The draft PSPO would form a key part of a new 12-month environment action programme which the city council is developing as a result of its new partnership with Keep Britain Tidy. And it comes just weeks after the council announced a plan to tackle litter by installing a network of 140 subterranean super-bins.
If approved, this new PSPO would also make it a requirement for dogs to be kept on leads in certain parts of the city, such as around park lakes and children’s play areas, and authorised officers would have the right to ask owners to put dogs on leads if they were found to be flouting the rules.
Liverpool City Council has dealt with 41 complaints of dog incidents in play areas over the last two years and received eight complaints of damage and dog fouling to play equipment caused by dogs. In 2021 a play area was so badly contaminated with dog fouling that it had to be shut for a deep clean.
The council is also proposing that dogs are excluded from fully enclosed maintained sports areas such as football and rugby pitches, bowling greens and tennis courts. This will also include fully enclosed sports areas commonly known as multiactivity areas. Certain people would be exempt from the order such as those using disability dogs.
The draft PSPO is being proposed to tackle the detrimental impact on the quality of life for people using public places. Dog faeces is a public health issue and can cause Toxocariasis, a rare infection caused by roundworm parasites. The parasites are more likely to affect young children as they are most likely to come into contact with it
In addition to tackling dog fouling, Merseyside Police has also recorded 570 crimes in relation to dogs that have been dangerously out of control across the city in the past three years, demonstrating the importance of safe spaces for people and children to play and exercise.
Dogs are currently excluded from a large proportion of play areas, sports pitches and walled gardens, under the 1994 Control of Dogs Byelaws. However, this does not permit the issuing of a fixed penalty notice. The new PSPO would mean Council Enforcement Officers, Police Officers and Police Community Support Officers would be able to issue fixed penalties as an alternative to a court summons.
These officers will also be trained and authorised to demand that dogs be also placed on leads. The new legislation would apply to the whole of Liverpool, including streets, parks and open spaces.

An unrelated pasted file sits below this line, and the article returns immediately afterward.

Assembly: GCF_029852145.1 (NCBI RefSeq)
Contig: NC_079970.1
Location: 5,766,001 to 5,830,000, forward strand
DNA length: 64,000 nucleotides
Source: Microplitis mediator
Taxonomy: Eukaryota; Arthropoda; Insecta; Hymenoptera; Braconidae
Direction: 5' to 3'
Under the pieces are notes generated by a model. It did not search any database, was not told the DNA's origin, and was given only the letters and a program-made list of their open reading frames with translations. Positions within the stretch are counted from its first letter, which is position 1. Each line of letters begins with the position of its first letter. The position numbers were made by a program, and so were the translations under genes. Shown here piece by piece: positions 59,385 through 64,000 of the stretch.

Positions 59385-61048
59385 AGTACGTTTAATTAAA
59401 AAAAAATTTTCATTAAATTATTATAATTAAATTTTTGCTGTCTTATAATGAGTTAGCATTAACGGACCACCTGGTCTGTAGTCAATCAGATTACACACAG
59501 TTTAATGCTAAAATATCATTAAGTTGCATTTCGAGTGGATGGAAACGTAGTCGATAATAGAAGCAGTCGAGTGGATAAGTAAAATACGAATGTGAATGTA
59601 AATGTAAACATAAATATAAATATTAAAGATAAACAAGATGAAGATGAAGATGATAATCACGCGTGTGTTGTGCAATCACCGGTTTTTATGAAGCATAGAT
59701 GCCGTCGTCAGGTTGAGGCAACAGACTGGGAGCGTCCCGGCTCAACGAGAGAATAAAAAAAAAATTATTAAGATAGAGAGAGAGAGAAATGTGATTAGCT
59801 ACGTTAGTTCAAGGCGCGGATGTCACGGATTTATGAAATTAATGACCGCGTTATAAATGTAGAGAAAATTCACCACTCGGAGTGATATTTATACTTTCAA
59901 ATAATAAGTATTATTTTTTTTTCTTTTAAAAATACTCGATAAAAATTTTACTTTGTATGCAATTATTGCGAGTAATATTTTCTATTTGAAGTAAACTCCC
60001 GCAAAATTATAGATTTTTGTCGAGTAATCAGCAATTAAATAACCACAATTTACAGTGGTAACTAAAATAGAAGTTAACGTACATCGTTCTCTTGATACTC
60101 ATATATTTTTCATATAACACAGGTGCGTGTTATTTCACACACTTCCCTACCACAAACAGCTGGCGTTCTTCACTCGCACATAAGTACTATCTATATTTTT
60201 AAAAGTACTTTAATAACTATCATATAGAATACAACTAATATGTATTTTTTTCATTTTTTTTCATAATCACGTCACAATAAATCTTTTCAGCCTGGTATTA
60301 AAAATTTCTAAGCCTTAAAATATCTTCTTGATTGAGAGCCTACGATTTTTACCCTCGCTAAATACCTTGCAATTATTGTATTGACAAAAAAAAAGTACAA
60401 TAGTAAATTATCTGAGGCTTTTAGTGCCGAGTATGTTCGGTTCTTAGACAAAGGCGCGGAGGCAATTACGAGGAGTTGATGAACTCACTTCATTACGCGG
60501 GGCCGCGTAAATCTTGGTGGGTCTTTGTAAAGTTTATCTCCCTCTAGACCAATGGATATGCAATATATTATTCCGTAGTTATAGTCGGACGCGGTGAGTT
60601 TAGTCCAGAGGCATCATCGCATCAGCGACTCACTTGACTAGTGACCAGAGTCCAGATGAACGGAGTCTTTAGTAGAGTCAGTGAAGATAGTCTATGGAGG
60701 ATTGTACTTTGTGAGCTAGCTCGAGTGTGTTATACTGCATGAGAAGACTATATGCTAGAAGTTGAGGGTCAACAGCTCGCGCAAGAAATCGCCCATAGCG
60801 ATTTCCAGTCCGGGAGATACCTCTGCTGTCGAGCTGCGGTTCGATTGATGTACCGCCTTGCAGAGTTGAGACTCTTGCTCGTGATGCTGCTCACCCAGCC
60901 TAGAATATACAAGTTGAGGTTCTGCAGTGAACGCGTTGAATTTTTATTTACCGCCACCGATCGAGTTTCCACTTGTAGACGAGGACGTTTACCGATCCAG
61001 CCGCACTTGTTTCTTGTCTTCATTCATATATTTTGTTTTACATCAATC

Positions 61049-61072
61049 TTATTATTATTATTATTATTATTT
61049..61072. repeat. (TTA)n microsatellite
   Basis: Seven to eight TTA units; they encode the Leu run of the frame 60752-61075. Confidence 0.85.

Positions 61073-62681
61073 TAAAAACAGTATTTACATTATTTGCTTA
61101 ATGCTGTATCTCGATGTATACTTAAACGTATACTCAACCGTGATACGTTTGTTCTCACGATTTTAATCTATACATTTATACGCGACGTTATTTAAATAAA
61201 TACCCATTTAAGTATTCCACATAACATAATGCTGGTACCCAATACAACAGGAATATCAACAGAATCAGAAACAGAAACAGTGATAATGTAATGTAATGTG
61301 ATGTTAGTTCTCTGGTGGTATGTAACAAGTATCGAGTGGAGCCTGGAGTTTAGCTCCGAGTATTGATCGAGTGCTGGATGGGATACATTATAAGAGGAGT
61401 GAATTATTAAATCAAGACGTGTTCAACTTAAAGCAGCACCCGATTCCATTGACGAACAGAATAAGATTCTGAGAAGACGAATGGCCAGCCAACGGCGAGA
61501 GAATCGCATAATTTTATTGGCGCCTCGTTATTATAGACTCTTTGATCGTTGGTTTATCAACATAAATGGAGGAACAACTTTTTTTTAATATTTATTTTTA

During the last two years Liverpool City Council has also received 119 complaints of dogs off leads causing annoyance in cemeteries. The council has listened carefully to the feedback from dog walkers in the area and it has been decided that dogs will now be permitted into cemeteries, but must be on a lead.
How to respond:
The draft Public Spaces Protection Order is available to read on request via Michael Edgar, on 0151 233 0471 or by email to email@example.com and also available to view at, Liverpool City Council, Legal Services, Cunard Building, Water Street, Liverpool L3 1DH
Representations should be received on or by 1st August and posted to: Michael Edgar, Legal Services, Liverpool City Council, 5th Floor, Cunard Buildings, Water Street, Liverpool L3 1AH, or emailed to firstname.lastname@example.org.
The results of the consultation will be reported to the council’s Highways and Public Spaces Representation Committee which will decide whether to proceed with the proposed order.
Councillor Abdul Qadir, Cabinet Member for Neighbourhood Services, said: “The vast majority of owners follow the rules about picking up and binning dog mess. Unfortunately, there has been a spike in complaints in recent years and we need to take action as its having a real impact on people’s enjoyment of our public parks and spaces.
“The council has invested millions of pounds in upgrading our play areas in recent years and we need to ensure they are kept as clean and tidy as possible for families and their children to enjoy. The pandemic has underlined how important our green spaces are to our physical and mental health and we’re listening on how we can improve the experience of these important places.
“Dogs not on leads in public spaces has also become a concern, as our colleagues in Merseyside Police can testify and we’ve had too many reports of deaths to wildlife in our parks to just sit here and do nothing.
“This new draft PSPO provides clarity on what is and what is not permissible and provides the tools to take swift action to penalise those who flout the rules.
“I am sure responsible dog owners will welcome these proposals and I hope as many people as possible give their feedback to ensure these new regulations are targeting the right areas.”